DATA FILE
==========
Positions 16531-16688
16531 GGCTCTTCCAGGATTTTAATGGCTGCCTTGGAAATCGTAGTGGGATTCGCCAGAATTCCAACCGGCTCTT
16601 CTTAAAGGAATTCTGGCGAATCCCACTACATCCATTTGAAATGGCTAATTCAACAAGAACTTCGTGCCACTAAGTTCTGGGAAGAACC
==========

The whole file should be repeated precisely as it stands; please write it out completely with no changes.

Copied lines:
Positions 16531-16688
16531 GGCTCTTCCAGGATTTTAATGGCTGCCTTGGAAATCGTAGTGGGATTCGCCAGAATTCCAACCGGCTCTT
16601 CTTAAAGGAATTCTGGCGAATCCCACTACATCCATTTGAAATGGCTAATTCAACAAGAACTTCGTGCCACTAAGTTCTGGGAAGAACC